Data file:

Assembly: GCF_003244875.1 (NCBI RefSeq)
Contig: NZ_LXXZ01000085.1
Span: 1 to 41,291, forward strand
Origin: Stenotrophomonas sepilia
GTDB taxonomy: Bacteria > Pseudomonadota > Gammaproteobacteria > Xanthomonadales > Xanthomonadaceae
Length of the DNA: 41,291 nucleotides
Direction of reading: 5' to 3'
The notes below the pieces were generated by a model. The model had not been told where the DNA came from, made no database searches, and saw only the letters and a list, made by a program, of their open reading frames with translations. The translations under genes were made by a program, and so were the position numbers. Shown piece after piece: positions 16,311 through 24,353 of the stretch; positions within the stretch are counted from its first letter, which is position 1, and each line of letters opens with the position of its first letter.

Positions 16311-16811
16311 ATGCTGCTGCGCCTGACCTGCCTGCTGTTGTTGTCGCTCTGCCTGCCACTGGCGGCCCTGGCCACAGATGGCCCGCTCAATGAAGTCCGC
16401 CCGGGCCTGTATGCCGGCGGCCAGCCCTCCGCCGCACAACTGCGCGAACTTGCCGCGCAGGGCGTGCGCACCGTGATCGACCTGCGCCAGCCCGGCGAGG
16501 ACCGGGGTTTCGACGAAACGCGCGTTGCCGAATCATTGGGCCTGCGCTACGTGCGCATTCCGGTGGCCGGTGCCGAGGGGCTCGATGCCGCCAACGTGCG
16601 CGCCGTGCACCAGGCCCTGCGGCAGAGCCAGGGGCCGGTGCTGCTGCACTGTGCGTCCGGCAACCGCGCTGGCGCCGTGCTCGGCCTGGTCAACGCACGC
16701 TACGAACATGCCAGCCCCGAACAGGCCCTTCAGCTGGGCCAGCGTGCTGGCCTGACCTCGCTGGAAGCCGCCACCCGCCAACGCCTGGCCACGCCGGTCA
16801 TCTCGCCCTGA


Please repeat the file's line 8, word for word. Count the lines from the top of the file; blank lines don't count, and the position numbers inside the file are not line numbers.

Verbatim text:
The notes below the pieces were generated by a model. The model had not been told where the DNA came from, made no database searches, and saw only the letters and a list, made by a program, of their open reading frames with translations. The translations under genes were made by a program, and so were the position numbers. Shown piece after piece: positions 16,311 through 24,353 of the stretch; positions within the stretch are counted from its first letter, which is position 1, and each line of letters opens with the position of its first letter.